Drug Susceptibility and Drug Resistance in Cancer Is More Complicated Than Bacterial Resistance

As far back as the 1950s, there has been an interest in developing technologies to better predict cancer drug susceptibility. The Initial hope was to measure drug sensitivity in cancer cells like that in infectious disease. It was a desire to develop a create a cancer assay similar to the routine test in clinical hospital laboratories by growing bacterial cultures and determine bacterial drug susceptibility and drug resistance. However, reproducing that same milestone for cancer has been difficult to achieve for several reasons. First, extracting cancer cells and growing cancer cells from tumors has been difficult. Second, early efforts to grow cancer in cultured system was initiated in traditional flat 2-dimensional (2-D) cultured systems. Cultured cells grown in 2-D cultured systems have failed to be predictive in evaluating drug susceptibility. Third, cancer cells grown under 2-D cultured conditions transform and lose their original properties rather quickly. Thus, the cancer field shifted towards different approaches by identifying gene mutations and expression of unique proteins measured in tumors.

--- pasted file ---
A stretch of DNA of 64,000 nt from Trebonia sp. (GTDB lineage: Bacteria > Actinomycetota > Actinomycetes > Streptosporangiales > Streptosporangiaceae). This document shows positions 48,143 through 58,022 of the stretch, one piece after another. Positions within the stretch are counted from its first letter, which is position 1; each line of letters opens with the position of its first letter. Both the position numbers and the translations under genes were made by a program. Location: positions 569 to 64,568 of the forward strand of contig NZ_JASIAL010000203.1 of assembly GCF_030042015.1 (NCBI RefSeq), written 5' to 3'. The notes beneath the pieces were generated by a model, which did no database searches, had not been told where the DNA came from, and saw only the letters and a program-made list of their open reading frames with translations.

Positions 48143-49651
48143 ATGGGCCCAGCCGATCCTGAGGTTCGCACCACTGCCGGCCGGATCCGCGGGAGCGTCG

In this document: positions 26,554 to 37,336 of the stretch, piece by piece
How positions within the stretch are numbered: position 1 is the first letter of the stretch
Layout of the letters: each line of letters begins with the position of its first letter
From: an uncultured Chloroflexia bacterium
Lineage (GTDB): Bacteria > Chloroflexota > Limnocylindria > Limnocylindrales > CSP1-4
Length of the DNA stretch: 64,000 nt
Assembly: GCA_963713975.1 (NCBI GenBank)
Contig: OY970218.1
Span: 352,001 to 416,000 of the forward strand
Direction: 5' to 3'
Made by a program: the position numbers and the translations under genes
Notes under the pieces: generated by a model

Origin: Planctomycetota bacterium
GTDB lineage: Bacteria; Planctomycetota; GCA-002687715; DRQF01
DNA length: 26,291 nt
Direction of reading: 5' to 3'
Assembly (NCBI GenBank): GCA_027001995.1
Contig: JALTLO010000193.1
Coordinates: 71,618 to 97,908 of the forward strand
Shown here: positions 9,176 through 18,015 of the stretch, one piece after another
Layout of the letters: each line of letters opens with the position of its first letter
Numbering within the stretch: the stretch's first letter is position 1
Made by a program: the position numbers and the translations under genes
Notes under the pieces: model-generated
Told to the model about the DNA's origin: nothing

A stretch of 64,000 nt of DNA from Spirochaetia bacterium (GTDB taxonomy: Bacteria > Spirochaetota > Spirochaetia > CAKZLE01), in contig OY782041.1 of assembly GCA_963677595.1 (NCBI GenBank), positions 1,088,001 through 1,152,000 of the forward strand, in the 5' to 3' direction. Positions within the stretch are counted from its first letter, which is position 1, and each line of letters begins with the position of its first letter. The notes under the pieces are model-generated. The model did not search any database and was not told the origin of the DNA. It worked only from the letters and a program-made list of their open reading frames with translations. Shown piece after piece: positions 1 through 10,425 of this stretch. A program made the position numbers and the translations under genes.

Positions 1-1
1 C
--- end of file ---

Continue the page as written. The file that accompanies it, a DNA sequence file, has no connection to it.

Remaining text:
© 2019 John Paul II Medical Research Institute.